association needed, and that it would do the after they had heard President Alpers: ad- old guard good. Between these two extremes dress. They went up in the air without any were all sorts of opinions, and it was very diffurther assistance.
ficult for a man up a tree to get any sort of a Apparently it was some adulress!
clear and unbiased view of the situation. The address itself could not be seen. There were only two copies in existence, and both had been turned over to the committee on the president's address for the use of its members. They were kept under lock and key, and were only brought out when the doors and windows were fastened and the committee was holding its midnight sessions and talking in stage whispers.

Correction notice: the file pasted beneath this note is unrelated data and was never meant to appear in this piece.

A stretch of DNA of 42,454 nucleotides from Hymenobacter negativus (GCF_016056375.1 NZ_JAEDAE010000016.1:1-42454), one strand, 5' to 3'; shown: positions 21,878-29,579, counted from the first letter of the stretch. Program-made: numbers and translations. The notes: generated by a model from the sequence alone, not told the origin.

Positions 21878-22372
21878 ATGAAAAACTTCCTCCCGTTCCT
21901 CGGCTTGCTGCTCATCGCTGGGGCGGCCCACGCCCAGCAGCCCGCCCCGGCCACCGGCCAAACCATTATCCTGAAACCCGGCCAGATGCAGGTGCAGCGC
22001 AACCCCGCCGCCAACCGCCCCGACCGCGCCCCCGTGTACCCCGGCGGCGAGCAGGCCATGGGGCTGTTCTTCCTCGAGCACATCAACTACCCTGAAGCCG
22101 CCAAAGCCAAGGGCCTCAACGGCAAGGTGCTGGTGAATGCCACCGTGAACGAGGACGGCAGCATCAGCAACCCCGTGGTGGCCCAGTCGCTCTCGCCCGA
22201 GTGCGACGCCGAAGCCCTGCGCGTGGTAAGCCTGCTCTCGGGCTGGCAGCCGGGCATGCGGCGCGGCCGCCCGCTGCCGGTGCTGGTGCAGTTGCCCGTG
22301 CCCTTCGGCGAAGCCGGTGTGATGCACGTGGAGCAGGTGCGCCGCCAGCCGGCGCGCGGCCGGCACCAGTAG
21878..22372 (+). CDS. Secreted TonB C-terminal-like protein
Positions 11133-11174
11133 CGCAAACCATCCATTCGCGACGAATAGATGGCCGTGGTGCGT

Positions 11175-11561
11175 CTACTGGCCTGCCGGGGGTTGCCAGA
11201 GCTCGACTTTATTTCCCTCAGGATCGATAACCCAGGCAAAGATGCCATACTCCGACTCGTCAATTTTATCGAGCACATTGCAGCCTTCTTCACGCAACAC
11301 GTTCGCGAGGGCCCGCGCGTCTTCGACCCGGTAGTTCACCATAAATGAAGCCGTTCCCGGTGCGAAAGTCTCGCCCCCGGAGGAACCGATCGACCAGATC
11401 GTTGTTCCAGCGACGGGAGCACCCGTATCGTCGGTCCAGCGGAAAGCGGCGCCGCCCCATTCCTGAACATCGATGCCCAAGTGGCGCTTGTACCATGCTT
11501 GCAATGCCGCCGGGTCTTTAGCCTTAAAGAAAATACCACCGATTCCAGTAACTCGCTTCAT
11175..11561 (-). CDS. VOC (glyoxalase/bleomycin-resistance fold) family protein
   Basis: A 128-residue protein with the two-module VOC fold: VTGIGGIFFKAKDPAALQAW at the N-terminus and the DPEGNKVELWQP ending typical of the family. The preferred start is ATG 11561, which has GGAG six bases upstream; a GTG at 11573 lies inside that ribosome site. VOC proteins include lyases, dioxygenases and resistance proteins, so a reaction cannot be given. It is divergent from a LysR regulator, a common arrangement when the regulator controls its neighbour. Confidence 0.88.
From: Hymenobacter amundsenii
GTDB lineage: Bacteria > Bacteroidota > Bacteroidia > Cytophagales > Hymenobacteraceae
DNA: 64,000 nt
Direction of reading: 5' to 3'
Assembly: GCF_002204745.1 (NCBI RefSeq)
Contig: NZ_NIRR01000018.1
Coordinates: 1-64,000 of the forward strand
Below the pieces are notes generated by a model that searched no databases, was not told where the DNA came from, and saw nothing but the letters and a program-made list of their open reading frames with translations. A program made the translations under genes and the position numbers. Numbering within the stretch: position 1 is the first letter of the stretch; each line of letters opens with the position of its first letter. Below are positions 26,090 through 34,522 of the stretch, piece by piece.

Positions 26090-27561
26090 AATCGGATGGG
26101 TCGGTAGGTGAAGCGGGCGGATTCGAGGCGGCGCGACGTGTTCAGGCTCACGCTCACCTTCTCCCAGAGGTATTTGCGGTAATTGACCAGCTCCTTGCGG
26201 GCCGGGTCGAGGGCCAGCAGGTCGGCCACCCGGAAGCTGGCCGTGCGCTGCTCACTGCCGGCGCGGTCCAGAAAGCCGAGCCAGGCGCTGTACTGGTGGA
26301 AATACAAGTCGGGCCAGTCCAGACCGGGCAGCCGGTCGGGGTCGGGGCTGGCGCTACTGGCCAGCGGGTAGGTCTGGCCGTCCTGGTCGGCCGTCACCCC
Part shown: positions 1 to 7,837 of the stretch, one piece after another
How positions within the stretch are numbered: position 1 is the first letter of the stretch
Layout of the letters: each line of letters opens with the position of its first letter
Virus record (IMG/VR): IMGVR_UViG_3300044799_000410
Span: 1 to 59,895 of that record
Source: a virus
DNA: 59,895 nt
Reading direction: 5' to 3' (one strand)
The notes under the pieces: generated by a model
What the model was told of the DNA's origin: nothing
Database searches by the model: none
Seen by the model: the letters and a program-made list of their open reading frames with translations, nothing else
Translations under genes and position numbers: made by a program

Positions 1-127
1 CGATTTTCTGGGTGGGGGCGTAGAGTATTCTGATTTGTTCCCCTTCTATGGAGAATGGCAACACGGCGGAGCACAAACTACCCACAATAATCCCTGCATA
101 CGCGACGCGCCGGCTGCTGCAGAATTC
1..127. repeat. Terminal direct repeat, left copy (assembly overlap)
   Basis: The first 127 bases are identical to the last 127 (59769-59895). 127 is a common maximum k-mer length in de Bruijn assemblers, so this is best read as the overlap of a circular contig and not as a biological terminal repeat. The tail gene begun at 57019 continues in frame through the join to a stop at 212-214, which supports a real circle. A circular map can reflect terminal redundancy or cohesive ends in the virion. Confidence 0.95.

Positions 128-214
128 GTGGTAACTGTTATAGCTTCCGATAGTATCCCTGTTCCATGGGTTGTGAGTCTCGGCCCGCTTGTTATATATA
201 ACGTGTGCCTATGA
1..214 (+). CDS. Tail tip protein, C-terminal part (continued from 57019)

Ind certainly the committee had a fine job cut out for it!
Dr. James H. Beal, one of the most experienced and capable men in the association, was the chairman, and the other members were M. I. Wilbert, S. C. Henry, R. D. Lyman, and L. C. Hopp. The address required nearly two
hours to deliver. It comprised something like Dr. W. C. Alpers, Dean of the Cleveland School of Pharmacy, who, in his capacity as president, delivered an address that cre seventeen or eighteen thousand words. It bore ated little less than a sensation.